The days of David Beckham, Ryan Giggs, Paul Scholes and the Neville brothers has past. It isn't often that players come in to big clubs at a young age and make their way to the first team without having been purchased from a lower division club or non-big four Premier League team. Among current players, Jack Wilshere fits this category if he can stay healthy and cement his place in the middle of Arsenal's midfield. Elsewhere, Tom Cleverley is trying to make the same leap. John Terry is coming toward the close of a career spent at Chelsea since he was 14 years old. At Liverpool, Steven Gerrard is similarly coming to the end of a decorated career that seems destined to start and end at Liverpool. Between the generation of stars whose careers are coming to a close (or have already ended) and rising youngsters like Wilshere and Cleverley there is a big gap in homegrown big club players. Over the weekend I had a chance to watch both Manchester United and Arsenal and it appears that there is hope that Cleverley and Wilshere will have company in the months and years to come.
Manchester United: Jesse Lingard
Wilfried Zaha was the high profile arrival at Old Trafford over the summer. He plays primarily in a wide role with speed being one of his major weapons. Most viewers were probably expecting Zaha to be the young star of United's preseason tour and, to be sure, he has looked like a strong buy with potential to grow into a replacement for Nani/Ashley Young/Antonio Valencia in the next season or two. What was probably less expected was for another young forward/winger, Jesse Lingard, to fire his way into the conversation about the future of United's wing position. With 3 goals over the past two pre-season friendlies - against the A-League All Stars and Yokohama - he has announced himself in style.
Like Zaha, Lingard has speed and the ability to take defenders on one-on-one. Unlike many speed merchants, he also seems to have a nose for and a calm around the goal. Where players like Theo Walcott and Aaron Lennon have struggled to deliver the final product after using their speed to break away from defenders, Lingard appears to be more of a natural goalscorer. Certainly the competition he is facing on United's summer tour is a large step below what he'll be facing when he gets his chances at the Premier League - I remember Gabriel Obertan looking like a major star on a tour of the US a few years back - but at 20 years old I liked what I saw of Lingard. Not just the goals but the passing and the movement as well. Hopefully we'll get to see him against better competition this season in the League Cup for United or on loan in the Championship or maybe even at the lower end of the Premier League.
Arsenal: Gedion Zelalem
Watching Jesse Lingard over the weekend was an unexpected treat but it paled in comparison to what I saw on Monday when I watched Arsenal's pre-season match against Arsene Wenger's former club Grampus and Arsenal's young midfielder Gedion Zelalem specifically. Zelalem hasn't been at Arsenal as long as Lingard has been at United but at 16 years old, he has 4 more years to develop at Arsenal and his path to the North London club is hardly the typical path.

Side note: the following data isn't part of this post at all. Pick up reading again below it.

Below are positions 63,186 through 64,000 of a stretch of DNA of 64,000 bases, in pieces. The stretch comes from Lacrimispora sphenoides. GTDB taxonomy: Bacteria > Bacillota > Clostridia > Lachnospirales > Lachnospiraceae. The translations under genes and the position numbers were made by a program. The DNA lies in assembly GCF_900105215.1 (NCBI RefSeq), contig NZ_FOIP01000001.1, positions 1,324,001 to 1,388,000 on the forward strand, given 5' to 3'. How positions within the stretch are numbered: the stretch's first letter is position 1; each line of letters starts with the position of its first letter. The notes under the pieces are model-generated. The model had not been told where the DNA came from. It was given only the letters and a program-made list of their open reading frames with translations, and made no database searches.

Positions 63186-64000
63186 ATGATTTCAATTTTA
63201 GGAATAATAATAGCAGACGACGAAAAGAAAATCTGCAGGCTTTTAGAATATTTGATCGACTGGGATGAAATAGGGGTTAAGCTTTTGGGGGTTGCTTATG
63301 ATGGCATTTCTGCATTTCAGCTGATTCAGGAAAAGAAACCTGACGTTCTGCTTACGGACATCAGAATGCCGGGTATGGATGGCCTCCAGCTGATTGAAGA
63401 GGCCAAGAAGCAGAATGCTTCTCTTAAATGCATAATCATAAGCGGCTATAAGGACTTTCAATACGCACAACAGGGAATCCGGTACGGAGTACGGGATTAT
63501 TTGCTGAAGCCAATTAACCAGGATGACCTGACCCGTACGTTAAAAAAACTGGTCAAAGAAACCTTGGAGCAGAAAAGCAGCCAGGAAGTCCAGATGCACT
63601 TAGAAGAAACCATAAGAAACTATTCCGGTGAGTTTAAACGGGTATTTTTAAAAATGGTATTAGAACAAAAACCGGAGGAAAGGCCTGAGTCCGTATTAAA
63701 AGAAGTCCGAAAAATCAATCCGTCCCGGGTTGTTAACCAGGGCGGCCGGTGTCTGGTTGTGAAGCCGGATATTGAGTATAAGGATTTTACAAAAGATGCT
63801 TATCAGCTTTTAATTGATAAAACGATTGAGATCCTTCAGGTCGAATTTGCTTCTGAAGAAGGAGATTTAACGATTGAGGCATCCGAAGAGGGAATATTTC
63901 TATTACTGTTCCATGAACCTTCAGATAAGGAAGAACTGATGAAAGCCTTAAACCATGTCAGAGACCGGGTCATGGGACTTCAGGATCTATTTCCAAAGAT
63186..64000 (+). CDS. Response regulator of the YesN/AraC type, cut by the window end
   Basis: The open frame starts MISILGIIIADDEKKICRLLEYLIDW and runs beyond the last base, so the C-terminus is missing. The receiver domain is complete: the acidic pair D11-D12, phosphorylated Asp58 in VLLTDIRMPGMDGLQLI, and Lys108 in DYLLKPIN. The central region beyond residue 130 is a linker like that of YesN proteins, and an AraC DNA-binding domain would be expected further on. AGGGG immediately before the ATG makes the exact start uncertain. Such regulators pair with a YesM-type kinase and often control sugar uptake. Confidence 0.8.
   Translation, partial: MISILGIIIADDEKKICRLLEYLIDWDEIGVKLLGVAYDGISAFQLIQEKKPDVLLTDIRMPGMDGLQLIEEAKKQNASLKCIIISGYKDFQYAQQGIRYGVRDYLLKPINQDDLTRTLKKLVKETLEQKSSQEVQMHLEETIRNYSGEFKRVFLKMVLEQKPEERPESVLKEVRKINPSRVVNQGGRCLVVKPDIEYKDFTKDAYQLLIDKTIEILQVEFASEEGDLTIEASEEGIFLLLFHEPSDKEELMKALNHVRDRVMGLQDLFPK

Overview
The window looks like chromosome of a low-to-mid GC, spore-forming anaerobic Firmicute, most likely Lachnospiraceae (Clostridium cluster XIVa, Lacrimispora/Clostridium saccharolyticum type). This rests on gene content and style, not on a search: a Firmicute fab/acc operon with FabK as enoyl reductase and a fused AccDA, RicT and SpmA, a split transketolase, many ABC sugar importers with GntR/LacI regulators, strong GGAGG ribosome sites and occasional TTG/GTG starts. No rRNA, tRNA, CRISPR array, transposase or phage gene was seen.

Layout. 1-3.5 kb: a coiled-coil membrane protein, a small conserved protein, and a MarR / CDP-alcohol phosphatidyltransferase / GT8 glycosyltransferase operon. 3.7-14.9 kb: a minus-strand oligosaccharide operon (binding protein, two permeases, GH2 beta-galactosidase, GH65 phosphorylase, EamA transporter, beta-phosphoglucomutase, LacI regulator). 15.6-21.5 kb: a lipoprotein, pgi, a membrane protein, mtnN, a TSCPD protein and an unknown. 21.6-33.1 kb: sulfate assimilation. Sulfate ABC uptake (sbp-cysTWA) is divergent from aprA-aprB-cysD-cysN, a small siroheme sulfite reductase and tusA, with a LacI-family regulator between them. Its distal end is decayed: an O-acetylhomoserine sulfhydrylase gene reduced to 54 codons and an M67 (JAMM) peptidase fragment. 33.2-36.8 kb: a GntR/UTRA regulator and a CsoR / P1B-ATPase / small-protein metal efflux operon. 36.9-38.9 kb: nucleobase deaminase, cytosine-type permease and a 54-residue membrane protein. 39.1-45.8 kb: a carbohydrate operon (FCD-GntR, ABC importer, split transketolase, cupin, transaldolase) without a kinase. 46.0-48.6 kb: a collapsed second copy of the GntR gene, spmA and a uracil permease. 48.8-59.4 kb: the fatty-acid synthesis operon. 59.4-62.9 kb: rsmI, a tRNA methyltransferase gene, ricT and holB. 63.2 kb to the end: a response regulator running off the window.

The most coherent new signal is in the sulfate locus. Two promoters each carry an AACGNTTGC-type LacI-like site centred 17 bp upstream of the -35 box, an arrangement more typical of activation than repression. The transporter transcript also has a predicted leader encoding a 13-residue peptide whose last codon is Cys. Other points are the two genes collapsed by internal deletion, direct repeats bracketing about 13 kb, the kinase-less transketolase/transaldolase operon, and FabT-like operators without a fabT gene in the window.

So, why was I so enthralled with a player who is so slight he looks like he'd have trouble making a high school varsity team let alone a professional side in one of the best leagues in the world? Without getting too excited (and remembering the cavaet above about the level of competition), the kid was making Xavi/Iniesta-like passes almost every time he touched the ball. Usually the second half of these matches are difficult to watch but every time the kid touched the ball something very interesting happened. I was actually mad at the rest of the Arsenal team for not feeding the ball to him at every occasion possible. He created two or three great chances for Theo Walcott (only one of which was converted) as well as at least two for young forward Akpom.
As if an Arsenal player making passes that most 16 year olds can't even make playing FIFA on XBOX/PlayStation weren't enough, there are actually other reasons that I'm so excited about Zelalem. First off, he was playing for a club about 30 miles from where I live here in the Washington, DC area when he was signed by Arsene Wenger. There aren't many players playing youth soccer in the US who move directly into the squad for even a pre-season tour with a team the stature of Arsenal. Wait, there's more potential goodness? Despite having ties to Ethiopia (where his father is from) and Germany (where he was borm), he is reportedly looking to acquire a US Passport. He has been involved in the US at the youth level and, if he continues to develop, would bring a level of creativity not yet seen on these shores.
There are certainly no guarantees with a sixteen year old. There was a time not too long ago that Freddy Adu's profile looked similar to Zelalem's. Born overseas. Emigrated to Maryland and dominated the youth scene. Played to great reviews in the US youth system. Earned a big money move to Europe with the "savior of American soccer" tag despite a slight frame. That profile didn't work too well for Adu.
The Adu cautionary tale in no way dampens my enthusiasm for the next couple years of drooling over Zelalem playing in League Cup matches and making silly through passes that baffle lower league defenders.
The opportunity to watch pre-season matches have been few and far between so far this summer. I don't want to imply that these are the only two relatively unknown players making an impression so far this season, they're just the two that I've seen play. They're both sure to be names to know if you hang out with the hipster soccer crowd and despite that, they should also be a blast to watch when they get a chance to play.